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The Battle of the Kegs

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Alpha Tester
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During the revolutionary war, while George Washington and Lafayette were in Valley forge, bunkered down there for the winter of 1778, while unimaginable numbers of rebel soldiers were deserting, and the only way not to lose was to not alert the British of the alarmingly low number of soldiers. In an attempt to knock out the Royal Navy, David Bushnell sent Kegs filled with gun powder down the Delaware which exploded on contact, so they could hit the British warships,and sink them. Un fortunately, the British spotted them, and sent 4 troops to investigate the kegs. 4 soldiers rowed out to investigate, and blew up when they hit the kegs. As a result whole broadsides went out to shoot the kegs, because they thought Continental troops were hidden in them. To keep up morale, Francis Hopkinsons wrote a ballad; the battle of the kegs:



Gallants attend and hear a friend

Trill forth harmonious ditty,

Strange things I'll tell which late befell

In Philadelphia city.



'Twas early day, as poets say,

Just when the sun was rising,

A soldier stood on a log of wood,

And saw a thing surprising.


As in amaze he stood to gaze,

The truth can't be denied, sir,

He spied a score of kegs or more

Come floating down the tide, sir.



A sailor too in jerkin blue,

This strange appearance viewing,

First damned his eyes, in great surprise,

Then said, "Some mischief's brewing.


"These kegs, I'm told, the rebels hold,

Packed up like pickled herring;

And they're come down to attack the town,

In this new way of ferrying."



The soldier flew, the sailor too,

And scared almost to death, sir,

Wore out their shoes, to spread the news,

And ran till out of breath, sir.


Now up and down throughout the town,

Most frantic scenes were acted;

And some ran here, and others there,

Like men almost distracted.



Some fire cried, which some denied,

But said the earth had quaked;

And girls and boys, with hideous noise,

Ran through the streets half naked.


Sir William he, snug as a flea,

Lay all this time a snoring,

Nor dreamed of harm as he lay warm,

In bed with Mrs. Loring.



Now in a fright, he starts upright,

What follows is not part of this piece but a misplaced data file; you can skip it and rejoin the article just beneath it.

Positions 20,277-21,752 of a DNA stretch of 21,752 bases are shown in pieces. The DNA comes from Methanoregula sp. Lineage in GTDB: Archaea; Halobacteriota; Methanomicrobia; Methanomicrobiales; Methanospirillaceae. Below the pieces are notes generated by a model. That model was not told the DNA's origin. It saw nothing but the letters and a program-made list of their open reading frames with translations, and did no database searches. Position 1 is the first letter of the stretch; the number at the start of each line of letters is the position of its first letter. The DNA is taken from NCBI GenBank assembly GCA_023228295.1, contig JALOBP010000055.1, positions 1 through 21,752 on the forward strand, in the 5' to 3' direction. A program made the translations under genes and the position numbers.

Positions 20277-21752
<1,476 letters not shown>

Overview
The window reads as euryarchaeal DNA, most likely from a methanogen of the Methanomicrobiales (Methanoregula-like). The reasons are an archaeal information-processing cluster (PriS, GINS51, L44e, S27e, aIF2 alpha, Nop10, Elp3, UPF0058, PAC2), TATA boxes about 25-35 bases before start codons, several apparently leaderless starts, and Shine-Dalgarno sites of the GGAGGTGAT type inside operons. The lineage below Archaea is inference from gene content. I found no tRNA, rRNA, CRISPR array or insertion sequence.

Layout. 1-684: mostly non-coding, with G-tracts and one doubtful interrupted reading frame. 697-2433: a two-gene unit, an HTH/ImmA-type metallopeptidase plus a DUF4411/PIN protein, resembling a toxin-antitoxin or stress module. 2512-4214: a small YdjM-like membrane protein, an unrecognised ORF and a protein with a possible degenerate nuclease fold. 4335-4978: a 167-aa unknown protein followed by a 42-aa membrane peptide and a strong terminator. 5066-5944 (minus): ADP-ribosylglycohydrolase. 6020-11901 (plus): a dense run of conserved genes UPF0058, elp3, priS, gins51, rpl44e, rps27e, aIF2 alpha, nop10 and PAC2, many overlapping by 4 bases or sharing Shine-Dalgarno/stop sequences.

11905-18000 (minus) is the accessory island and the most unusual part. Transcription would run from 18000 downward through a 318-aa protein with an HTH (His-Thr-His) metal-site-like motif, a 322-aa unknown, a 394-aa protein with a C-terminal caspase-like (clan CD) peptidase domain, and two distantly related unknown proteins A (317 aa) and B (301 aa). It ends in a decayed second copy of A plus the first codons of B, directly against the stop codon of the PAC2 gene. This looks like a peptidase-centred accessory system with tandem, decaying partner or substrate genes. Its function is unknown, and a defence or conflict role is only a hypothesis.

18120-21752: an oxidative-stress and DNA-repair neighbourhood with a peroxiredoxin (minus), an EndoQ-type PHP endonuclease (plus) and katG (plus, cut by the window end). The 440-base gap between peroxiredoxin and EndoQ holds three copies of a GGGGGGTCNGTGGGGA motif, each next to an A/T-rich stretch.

Awaked by such a clatter;

He rubs both eyes, and boldly cries,

"For God's sake, what's the matter?"


At his bedside he then espied,

Sir Erskine at command, sir,

Upon one foot he had one boot,

And th' other in his hand, sir.



"Arise, arise," Sir Erskine cries,

"The rebels--more's the pity,

Without a boat are all afloat,

And ranged before the city.


"The motley crew, in vessels new,

With Satan for their guide, sir,

Packed up in bags, or wooden kegs,

Come driving down the tide, sir.



"Therefore prepare for bloody war;

These kegs must all be routed,

Or surely we despised shall be,

And British courage doubted."


The royal band now ready stand

All ranged in dread array, sir,

With stomach' stout to see it out,

And make a bloody day, sir.



The cannons roar from shore to shore.

The small arms make a rattle;

Since wars began I'm sure no man

E'er saw so strange a battle.



The rebel dales, the rebel vales,

With rebel trees surrounded,

The distant woods, the hills and floods,

With rebel echoes sounded.


The fish below swam to and fro,

Attacked from every quarter;

Why sure, thought they, the devil's to pay,

'Mongst folks above the water.



The kegs, 'tis said, though strongly made,

Of rebel staves and hoops, sir,

Could not oppose their powerful foes,

The conquering British troops, sir.


From morn to night these men of might

Displayed amazing courage;

And when the sun was fairly down,

Retired to sup their porridge.



A hundred men with each a pen,

Or more upon my word, sir,

It is most true would be too few,

Their valor to record, sir.


Such feats did they perform that day,

Against these wicked kegs, sir,

That years to come: if they get home,

They'll make their boasts and brags, sir.

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